The Game Pre-Ordering Debate: When You Should And Shouldn’t Order A Title Early
Pre0irder Montage - Halo 5, Call of Duty: Black Ops III, Batman: Arkham Knight

The Game Pre-Ordering Debate: When You Should And Shouldn’t Order A Title Early

The debate over pre-ordering rages in the game community, following some questionable practices by publishers combined with bug-filled or otherwise disappointing game releases. Pre-ordering isn’t necessarily a bad thing that should be avoided, though, as long as you handle it correctly.

There have been multiple articles screaming for gamers to not pre-order. You’d Have To Be Crazy To Pre-Order ‘Star Wars: Battlefront proclaimed Forbes following the game’s recent reveal. Even back in 2012, CNET was explaining You should never, ever, preorder a video game. I fully expect another round of “don’t pre-order!” once the next Assassin’s Creed is announced.

However, the real answer to the pre-order question isn’t “Yes, you should pre-order” or “No, you should never pre-order.” Instead, the answer is “It depends on what you can get to benefit yourself, the consumer.”

When to pre-order

When you can get a good deal.

Nobody said you have to pay full price for a game, and it’s fairly common to get games for $15 to $20 off a few weeks after launch. But, there’s no reason you can’t save money at launch, too, with a pre-order.

Best Buy provides the current benchmark of the price that you should pre-order retail games at in the United States. The store’s Gamers Club Unlocked program offers 20 percent off new game purchases, bringing the price down to $47.99. Additionally, pre-ordering some titles comes with $10 credit that can be used towards future purchases.

The same goes for digital releases of PC games. It’s not uncommon to find 20 percent off codes via etailers like GreenManGaming.

If you can get a game at launch for $48 or less at less, don’t feel guilty. You’re getting the game you want at a discount when it first comes out. Yes, it’ll be sold for dirt cheap much later, but it’s an opportunity cost situation. Do you spend a few more dollars to get a game at launch, or save a few dollars by picking it up later? It ultimately depends on your level of interest and desire for that particular game.

Call of Duty: Black Ops III GameStop Poster

When you want a physical goodie.

I’ll be honest and say I’m a sucker for posters. If a store is offering a nice looking game poster along with their game, I don’t feel guilty pre-ordering for $5 down or no charge in exchange for a poster. I did just that with Halo 5, so my son could have Master Chief’s head adorning his wall.

Remember, nobody said you have to actually purchase the game. For example, I have posters for both Assassin’s Creed IV: Black Flag and Watch Dogs, yet I never purchased either game at launch. Concerns about both led to me cancelling my pre-orders. I only later got Black Flag because it was on sale for $10 digitally a year after release.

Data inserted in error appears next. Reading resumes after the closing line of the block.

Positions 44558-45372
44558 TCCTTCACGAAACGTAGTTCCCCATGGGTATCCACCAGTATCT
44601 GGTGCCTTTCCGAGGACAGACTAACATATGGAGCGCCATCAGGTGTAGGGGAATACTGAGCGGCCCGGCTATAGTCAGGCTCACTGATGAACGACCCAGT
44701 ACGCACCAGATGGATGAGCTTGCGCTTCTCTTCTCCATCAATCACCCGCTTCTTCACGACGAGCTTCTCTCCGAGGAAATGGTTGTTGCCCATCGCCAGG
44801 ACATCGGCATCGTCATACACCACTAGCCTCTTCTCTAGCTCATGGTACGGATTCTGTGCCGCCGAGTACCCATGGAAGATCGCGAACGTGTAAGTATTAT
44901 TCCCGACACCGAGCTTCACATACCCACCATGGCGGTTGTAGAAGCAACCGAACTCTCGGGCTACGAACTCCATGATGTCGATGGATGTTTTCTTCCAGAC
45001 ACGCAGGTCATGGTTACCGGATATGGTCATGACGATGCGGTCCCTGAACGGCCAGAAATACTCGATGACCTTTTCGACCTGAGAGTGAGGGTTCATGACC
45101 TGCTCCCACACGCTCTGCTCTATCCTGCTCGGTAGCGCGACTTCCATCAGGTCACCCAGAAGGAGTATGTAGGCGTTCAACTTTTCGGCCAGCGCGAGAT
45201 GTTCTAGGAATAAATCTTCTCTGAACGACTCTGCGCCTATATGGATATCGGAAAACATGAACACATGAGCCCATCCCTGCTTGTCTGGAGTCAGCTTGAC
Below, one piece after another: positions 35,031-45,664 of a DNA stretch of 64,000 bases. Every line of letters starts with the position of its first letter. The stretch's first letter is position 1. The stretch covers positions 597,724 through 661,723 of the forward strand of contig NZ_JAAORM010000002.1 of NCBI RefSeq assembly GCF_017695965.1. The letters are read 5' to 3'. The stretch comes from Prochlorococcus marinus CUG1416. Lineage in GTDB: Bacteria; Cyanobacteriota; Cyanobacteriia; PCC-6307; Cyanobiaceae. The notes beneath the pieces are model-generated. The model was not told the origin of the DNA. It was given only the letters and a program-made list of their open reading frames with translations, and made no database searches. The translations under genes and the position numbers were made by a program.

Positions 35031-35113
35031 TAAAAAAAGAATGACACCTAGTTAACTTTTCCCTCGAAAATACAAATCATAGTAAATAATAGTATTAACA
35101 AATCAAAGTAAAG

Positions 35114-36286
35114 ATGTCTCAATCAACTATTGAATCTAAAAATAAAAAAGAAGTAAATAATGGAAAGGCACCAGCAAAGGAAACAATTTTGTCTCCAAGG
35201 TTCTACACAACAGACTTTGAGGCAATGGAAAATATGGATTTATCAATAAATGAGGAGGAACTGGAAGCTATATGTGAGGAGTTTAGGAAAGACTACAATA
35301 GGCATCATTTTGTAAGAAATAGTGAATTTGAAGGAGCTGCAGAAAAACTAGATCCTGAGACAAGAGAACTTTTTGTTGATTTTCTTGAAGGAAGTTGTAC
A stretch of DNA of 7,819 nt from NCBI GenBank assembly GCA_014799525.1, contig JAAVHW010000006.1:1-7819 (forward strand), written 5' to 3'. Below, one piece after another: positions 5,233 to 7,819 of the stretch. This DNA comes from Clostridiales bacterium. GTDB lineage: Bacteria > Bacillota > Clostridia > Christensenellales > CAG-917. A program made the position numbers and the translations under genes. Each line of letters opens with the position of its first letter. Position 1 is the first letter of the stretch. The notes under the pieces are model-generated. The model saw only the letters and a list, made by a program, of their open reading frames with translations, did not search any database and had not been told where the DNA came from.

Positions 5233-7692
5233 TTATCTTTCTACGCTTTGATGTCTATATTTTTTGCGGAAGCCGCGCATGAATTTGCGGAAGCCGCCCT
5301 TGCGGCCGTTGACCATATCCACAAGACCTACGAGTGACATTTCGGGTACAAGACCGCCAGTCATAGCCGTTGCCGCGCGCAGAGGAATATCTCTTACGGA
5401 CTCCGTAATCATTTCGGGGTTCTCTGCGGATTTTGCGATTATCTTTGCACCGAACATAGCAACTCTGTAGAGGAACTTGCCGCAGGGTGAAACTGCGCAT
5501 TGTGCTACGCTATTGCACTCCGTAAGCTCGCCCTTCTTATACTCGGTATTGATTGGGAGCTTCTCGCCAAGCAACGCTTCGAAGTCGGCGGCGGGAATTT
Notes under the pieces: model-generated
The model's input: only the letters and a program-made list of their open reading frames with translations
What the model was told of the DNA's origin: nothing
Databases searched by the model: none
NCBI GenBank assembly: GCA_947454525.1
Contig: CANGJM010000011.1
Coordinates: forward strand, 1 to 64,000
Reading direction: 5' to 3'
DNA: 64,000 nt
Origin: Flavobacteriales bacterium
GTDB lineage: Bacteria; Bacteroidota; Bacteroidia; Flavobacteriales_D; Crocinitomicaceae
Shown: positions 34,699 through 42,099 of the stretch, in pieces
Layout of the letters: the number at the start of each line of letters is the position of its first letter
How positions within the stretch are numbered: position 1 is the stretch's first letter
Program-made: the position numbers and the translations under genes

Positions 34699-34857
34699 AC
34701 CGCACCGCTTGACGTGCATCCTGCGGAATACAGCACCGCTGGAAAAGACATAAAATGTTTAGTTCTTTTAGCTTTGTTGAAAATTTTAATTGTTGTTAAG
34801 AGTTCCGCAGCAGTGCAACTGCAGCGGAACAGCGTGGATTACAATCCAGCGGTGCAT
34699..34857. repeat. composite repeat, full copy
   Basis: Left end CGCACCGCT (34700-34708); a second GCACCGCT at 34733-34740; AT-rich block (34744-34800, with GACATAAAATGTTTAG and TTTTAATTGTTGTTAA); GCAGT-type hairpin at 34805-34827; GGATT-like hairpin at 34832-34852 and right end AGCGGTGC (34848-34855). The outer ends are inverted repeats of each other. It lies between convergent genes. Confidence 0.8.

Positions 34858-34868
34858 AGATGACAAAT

When it’s truly a limited collector’s edition

This is perhaps the toughest to judge because you never know how limited a limited edition or collector’s edition run will be for a game. Sometimes, they sell like hotcakes and end up on eBay at 100 percent markups. Other times, stores have them discounted by 90 percent just so they can clear shelf space.

I’m still kicking myself over missing the Borderlands 2 Ultimate Loot chest. I was concerned about missing out on The Elder Scrolls V: Skyrim Collector’s Edition though, but got lucky and found one for $60 months after release.

Ultimately, your desire to get a collector’s edition is the ruling factor here. Just try to get the best deal you can at the price you can afford.

Borderlands 2: Ultimate Loot Chest (2K Games)

To get into a beta

Offering an early chance to try out a game via a beta test is a pretty strong pre-order incentive. It is part of the reason why we saw Call of Duty: Black Ops III go the pre-order beta route. This isn’t just a marketing incentive, though. It’s a good indicator for you to determine if you want to buy a game at launch. You can always cancel your pre-order if the game doesn’t interest you once the beta is over.

When not to pre-order

When all you get are in-game digital items

That fancy skin or digital doodad adds very little actual value to a game overall and will probably be available later anyways. In-game digital items provide next to nothing in terms of a tangible benefit, unless they are combined with a discount.

The exception to this is possibly added missions that come with a pre-order, such as Batman: Arkham Knight and its offer of Red Hood and Harley Quinn story DLC packs. Even then, so little is known about them that they don’t stand on their own as a benefit.

Evolve Exterminator Skin Pack

When you are charged the full price of the pre-order

Avoid stores that charge upfront for pre-orders like the plague. Never put down more than $5 for a $60 game.

Order and cancel at any time

What often gets lost in the argument against pre-orders is that you can pre-order at almost any time, including up to the night before the game comes out. That week or the weekend before is a terrific time to get last minute deals on a game, as retailers begin to compete for your dollar.

Also, don’t forget that you can cancel your pre-order and get back whatever money you put down for a game. It’s as simple as a cancellation on a store’s website or running by a physical location if you pre-ordered that way. Heck, even not picking a game up results in a cancellation as I learned one when I completely forgot I had pre-ordered a game once.

It’s your money to do with as you wish. Just know that you are in control of how it is spent for games and you can get good to great launch deals despite the trend of hate towards pre-ordering.

[Images via Best Buy, GameStop, Amazon, Call of Duty]

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